WT Johnson & Sons for British Textile Week
WATCH: WT Johnson MD on helping cloth fulfil its potential
Paul Johnson is the fourth generation of family-run textile finishing firm WT Johnson & Sons, which was founded in 1910 and works with predominantly wool and wool-blend fabrics for apparel, accessories, interiors and furnishings to improve appearance and performance.
In this interview for British Textile Week, Paul explains how finishing has become a crucial part of the fabric manufacturing supply chain and outlines the significant impact finishing can have on a fabric’s performance, drape and handle.
The company is based in Huddersfield, which is important because in order to finish well you need to have a cool and high humidity climate. “You can’t air condition a finishing shed,” says Paul. “You are reliant on the natural conditions so the fact that some people would consider Huddersfield to be cold and miserable is actually quite good for finishing.”
The location also offers a copious supply of good quality water. “When you are finishing wool, the washing process is extremely important – you want to get rid of impurities imparted by previous processes,” he explains. “Washing wool in the right conditions means you can develop a very soft and luxurious handle. The softer the water, the better the lather and the more development you can get. The rainwater over the Pennine hills gives a consistent PH level and purity, which makes the washing process easier to control and more effective.”
Textile finishing is a complex process but one which, if done correctly, can make a big difference.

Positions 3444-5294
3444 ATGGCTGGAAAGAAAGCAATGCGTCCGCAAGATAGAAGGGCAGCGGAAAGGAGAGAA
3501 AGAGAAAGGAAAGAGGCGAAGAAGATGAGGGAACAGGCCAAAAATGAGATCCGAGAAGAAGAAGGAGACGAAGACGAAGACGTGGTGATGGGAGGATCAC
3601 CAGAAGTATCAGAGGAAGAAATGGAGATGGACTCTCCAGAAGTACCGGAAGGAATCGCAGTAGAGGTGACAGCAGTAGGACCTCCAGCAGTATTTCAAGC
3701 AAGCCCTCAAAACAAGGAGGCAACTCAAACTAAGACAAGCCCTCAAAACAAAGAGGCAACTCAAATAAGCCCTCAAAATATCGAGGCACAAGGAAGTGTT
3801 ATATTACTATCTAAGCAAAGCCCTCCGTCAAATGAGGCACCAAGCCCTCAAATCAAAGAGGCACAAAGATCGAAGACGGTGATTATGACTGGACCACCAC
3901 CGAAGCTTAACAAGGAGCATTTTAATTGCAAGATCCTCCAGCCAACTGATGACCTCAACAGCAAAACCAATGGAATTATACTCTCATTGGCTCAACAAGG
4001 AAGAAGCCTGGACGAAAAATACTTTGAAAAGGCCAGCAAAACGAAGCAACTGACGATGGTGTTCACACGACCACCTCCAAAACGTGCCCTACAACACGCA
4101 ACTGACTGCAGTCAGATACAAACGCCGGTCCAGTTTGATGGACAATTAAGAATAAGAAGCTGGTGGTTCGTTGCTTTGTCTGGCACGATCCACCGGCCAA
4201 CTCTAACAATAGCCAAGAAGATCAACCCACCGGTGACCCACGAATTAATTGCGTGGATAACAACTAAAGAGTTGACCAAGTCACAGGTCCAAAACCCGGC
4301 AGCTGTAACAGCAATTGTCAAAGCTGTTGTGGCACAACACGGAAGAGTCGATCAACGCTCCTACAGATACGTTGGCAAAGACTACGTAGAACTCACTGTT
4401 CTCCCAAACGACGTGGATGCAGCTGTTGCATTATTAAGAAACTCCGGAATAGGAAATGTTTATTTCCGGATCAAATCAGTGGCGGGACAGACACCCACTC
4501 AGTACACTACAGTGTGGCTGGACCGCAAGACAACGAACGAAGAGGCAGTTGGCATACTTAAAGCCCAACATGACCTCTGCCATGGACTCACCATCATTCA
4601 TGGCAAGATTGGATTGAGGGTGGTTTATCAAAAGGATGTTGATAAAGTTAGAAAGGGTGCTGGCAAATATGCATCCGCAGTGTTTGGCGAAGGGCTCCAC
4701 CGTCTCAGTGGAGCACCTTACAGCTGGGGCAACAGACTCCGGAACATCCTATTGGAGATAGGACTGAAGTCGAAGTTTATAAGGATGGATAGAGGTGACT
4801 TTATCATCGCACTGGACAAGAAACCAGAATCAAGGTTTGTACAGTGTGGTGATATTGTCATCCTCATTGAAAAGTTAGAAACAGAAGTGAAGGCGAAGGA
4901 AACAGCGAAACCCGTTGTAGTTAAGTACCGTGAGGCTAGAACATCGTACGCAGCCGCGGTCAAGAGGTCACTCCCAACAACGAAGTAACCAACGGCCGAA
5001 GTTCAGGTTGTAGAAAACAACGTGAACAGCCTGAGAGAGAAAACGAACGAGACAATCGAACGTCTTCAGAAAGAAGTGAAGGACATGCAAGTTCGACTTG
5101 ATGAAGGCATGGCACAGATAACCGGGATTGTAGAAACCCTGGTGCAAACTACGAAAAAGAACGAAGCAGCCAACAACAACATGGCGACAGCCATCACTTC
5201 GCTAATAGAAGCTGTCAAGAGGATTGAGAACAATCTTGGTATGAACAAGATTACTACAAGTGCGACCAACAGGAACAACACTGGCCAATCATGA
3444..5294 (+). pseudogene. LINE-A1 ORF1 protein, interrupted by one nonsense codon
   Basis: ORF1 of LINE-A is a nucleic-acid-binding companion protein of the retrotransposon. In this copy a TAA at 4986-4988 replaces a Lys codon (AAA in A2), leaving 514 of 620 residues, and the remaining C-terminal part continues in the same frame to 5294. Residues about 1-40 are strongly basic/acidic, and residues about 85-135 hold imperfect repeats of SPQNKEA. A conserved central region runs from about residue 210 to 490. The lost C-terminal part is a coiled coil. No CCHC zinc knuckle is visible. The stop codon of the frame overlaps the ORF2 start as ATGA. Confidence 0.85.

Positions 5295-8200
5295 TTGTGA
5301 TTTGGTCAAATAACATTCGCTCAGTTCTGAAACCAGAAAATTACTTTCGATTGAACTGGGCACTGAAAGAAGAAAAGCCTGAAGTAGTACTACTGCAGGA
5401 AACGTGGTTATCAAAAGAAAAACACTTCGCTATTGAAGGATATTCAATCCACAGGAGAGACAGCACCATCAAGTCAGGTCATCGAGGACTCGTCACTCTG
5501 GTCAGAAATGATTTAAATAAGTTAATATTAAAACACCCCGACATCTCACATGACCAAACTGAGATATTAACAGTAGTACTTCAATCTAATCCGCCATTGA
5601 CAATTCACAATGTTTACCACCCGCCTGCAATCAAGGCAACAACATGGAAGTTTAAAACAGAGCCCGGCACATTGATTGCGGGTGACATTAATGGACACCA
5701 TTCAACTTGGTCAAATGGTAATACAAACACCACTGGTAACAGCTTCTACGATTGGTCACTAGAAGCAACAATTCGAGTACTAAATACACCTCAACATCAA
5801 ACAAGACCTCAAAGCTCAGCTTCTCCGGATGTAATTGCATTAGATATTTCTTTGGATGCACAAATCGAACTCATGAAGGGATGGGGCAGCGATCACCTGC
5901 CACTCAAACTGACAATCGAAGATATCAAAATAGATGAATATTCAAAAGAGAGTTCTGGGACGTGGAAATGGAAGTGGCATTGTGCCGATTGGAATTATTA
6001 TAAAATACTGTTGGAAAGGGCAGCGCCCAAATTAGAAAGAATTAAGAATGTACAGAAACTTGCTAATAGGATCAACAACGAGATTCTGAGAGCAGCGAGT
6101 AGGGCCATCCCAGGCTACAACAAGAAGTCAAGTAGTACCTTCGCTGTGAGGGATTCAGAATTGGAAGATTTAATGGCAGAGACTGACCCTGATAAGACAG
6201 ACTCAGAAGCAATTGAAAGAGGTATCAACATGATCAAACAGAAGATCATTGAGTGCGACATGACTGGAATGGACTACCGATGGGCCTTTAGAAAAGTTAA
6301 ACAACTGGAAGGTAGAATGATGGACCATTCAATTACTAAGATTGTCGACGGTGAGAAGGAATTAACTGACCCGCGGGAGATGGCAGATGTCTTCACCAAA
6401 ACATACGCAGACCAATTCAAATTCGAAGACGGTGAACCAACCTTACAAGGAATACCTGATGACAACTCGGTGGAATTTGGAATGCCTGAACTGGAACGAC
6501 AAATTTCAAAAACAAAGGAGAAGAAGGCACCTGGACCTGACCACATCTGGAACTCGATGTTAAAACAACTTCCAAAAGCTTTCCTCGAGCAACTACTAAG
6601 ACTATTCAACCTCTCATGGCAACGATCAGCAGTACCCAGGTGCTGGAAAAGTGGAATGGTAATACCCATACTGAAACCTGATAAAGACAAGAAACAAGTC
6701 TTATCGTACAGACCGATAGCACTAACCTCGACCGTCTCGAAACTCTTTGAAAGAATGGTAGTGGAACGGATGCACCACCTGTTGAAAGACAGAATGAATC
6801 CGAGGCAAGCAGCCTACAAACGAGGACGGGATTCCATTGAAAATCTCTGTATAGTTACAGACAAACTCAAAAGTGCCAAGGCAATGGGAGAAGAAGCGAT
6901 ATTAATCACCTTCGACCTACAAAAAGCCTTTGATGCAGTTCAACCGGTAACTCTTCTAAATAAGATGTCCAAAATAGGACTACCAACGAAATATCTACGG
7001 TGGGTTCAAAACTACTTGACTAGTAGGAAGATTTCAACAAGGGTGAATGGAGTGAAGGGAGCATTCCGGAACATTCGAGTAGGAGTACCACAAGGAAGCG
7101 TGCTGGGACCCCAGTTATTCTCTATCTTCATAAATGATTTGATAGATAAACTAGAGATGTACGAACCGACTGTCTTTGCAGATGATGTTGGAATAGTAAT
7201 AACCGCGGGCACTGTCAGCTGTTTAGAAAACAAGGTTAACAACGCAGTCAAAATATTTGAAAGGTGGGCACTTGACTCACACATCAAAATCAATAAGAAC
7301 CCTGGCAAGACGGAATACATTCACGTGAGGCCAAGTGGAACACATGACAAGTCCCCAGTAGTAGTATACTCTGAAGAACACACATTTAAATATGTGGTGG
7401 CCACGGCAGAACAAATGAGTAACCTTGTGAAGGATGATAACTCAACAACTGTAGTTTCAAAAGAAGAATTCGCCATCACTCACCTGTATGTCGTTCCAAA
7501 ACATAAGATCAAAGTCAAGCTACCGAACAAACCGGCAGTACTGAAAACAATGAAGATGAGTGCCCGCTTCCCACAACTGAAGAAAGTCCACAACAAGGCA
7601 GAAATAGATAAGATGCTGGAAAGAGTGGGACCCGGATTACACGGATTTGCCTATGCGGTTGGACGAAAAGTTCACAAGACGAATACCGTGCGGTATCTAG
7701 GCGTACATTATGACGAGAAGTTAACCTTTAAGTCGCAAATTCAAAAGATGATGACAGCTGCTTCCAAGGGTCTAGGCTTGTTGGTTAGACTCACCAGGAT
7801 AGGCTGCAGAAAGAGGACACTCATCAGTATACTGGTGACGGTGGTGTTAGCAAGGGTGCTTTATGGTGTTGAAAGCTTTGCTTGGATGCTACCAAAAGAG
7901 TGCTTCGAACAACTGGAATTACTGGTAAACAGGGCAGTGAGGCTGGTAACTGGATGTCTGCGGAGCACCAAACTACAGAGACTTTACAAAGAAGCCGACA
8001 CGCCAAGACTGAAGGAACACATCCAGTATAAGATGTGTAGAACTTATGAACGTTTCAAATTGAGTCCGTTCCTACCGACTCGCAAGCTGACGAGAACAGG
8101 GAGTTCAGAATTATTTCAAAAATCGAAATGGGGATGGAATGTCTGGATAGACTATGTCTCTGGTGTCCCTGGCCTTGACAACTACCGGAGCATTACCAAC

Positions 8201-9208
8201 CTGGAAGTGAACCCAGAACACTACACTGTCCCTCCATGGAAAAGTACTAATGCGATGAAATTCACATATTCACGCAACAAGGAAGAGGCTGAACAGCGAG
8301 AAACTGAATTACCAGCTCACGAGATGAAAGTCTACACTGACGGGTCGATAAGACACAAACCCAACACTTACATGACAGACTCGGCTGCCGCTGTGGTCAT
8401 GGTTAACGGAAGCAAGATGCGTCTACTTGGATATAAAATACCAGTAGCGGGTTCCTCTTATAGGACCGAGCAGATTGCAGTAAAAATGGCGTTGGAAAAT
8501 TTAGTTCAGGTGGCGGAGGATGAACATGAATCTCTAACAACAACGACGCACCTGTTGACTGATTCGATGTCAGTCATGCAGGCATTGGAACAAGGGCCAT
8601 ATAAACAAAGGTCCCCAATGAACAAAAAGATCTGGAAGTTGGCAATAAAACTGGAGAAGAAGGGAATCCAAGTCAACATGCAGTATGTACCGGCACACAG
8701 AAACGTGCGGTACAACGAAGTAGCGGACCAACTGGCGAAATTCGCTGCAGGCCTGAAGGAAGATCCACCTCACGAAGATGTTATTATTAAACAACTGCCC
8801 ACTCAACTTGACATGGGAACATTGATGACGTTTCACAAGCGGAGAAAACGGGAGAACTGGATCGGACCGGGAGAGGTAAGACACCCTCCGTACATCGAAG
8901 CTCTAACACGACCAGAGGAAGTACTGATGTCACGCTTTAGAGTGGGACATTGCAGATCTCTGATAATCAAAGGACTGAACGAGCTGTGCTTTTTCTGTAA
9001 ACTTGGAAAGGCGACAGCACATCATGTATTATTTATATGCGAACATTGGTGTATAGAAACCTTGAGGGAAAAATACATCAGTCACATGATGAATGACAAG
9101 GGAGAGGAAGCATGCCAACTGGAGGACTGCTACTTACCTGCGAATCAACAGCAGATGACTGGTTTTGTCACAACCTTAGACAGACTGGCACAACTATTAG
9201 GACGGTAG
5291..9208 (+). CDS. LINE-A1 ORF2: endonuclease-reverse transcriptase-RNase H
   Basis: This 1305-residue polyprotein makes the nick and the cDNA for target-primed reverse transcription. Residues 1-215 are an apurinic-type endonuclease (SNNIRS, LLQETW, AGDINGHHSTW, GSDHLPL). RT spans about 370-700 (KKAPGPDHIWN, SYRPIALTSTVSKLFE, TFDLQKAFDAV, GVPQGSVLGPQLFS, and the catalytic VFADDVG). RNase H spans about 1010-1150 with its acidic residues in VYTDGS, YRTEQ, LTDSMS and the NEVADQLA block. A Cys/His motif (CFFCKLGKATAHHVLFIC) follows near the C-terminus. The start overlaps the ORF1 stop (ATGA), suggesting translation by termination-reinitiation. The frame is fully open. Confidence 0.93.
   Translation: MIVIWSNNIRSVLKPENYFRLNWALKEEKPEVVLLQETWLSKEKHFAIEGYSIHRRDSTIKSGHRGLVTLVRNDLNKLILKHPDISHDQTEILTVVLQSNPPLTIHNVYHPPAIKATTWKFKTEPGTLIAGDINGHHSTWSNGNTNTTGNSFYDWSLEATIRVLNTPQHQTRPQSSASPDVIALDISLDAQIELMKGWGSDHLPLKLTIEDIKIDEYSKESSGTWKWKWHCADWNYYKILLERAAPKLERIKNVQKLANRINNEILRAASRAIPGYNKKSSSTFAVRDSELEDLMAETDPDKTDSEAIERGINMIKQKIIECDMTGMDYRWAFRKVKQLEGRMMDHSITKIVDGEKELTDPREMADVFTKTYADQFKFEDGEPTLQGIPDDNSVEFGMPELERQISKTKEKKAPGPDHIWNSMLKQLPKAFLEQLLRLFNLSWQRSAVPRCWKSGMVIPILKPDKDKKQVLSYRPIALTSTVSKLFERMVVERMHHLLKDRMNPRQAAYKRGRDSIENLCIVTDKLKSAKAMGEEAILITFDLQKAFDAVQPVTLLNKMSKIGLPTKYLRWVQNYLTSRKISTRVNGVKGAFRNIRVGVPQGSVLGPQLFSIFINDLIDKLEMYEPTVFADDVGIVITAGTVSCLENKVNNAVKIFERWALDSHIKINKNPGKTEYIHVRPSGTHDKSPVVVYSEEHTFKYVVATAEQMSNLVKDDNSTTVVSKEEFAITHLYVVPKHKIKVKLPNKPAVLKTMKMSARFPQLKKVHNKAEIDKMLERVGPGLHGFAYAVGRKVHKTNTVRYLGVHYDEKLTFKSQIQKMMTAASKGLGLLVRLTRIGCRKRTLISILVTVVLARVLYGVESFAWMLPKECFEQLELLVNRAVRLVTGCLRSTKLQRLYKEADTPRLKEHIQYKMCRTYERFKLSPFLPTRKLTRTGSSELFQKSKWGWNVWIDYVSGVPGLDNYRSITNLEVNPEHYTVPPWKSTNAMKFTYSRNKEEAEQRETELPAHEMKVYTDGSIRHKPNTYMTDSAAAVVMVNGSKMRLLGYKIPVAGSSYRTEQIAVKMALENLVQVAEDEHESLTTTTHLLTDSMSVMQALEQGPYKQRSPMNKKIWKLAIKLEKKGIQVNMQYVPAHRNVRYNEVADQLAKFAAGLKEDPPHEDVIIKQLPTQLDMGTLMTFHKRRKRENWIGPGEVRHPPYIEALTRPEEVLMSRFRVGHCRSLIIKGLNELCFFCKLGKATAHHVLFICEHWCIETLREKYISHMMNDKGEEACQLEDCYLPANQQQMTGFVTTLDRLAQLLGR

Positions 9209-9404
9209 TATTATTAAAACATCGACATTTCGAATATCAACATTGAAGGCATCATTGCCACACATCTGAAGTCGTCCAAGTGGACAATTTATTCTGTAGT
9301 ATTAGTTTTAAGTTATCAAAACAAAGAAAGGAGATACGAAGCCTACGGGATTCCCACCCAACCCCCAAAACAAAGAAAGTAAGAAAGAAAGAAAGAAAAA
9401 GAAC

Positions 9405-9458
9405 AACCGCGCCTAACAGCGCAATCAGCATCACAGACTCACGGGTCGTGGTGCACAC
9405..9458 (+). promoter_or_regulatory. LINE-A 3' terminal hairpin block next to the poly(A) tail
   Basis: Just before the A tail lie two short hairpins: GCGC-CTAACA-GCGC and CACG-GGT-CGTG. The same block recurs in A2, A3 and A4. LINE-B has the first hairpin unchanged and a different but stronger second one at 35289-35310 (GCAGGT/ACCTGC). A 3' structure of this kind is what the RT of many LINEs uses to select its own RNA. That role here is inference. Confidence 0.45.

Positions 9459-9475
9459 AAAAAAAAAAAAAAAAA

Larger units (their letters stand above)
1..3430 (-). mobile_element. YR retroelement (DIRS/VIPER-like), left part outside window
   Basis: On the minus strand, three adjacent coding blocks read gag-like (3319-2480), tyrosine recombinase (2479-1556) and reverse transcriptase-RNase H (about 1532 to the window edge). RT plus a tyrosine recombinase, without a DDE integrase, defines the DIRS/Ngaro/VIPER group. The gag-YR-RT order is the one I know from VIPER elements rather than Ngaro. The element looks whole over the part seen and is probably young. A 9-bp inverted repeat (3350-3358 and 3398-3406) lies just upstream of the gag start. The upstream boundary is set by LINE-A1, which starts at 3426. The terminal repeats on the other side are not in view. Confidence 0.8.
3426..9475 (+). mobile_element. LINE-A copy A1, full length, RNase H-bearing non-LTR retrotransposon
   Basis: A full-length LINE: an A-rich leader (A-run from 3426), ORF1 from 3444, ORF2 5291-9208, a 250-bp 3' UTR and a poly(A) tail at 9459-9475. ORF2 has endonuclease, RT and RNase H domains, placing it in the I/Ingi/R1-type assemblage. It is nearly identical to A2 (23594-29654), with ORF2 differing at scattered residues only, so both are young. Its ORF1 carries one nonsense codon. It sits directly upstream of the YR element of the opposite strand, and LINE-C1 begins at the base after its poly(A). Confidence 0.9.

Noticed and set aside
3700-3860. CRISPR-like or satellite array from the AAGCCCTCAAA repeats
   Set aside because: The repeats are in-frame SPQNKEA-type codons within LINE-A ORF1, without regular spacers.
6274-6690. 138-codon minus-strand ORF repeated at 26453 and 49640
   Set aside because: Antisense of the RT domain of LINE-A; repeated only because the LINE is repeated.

“Manufacturing in the UK means it is can difficult to match price points with other places in the world but that drives you to producing fabrics which have short runs, are technically very difficult or require a very high level of skill and you can be dealing with very discerning customers,” says Paul. “In these cases, small changes and small variations in handle and drape can be the difference between making a sale or not.
“We often illustrate that you can take a piece of fabric off a loom, bring it to WT Johnson and give it two or three finishes and it becomes a different item. So much so that in a tailor’s bunch you might give it a different quality number because the way the fabric now handles and looks completely different to the original, even though they came off the same loom. We can do that because we have more than 100 years of experience and skill, plus specialist machinery to take that cloth in different directions.
“How do we decide which direction to go? That is part and parcel of the relationship we have with fabric designers.”
Paul explains that WT Johnson has a saying that finishing should get involved at the beginning of the design and production process. “We like to be very clear about what the end use is for a fabric, what performance they are trying to achieve, where is the fabric going to end up and then we can work together to decide on the most appropriate finish for that fabric.
“People who understand what finishing can do and work with us to work on selecting the most appropriate finish, generally can produce a superior item,” he explains. “The earlier you introduce finishing into the design process, the more likely you are to get the most appropriate item at the end.”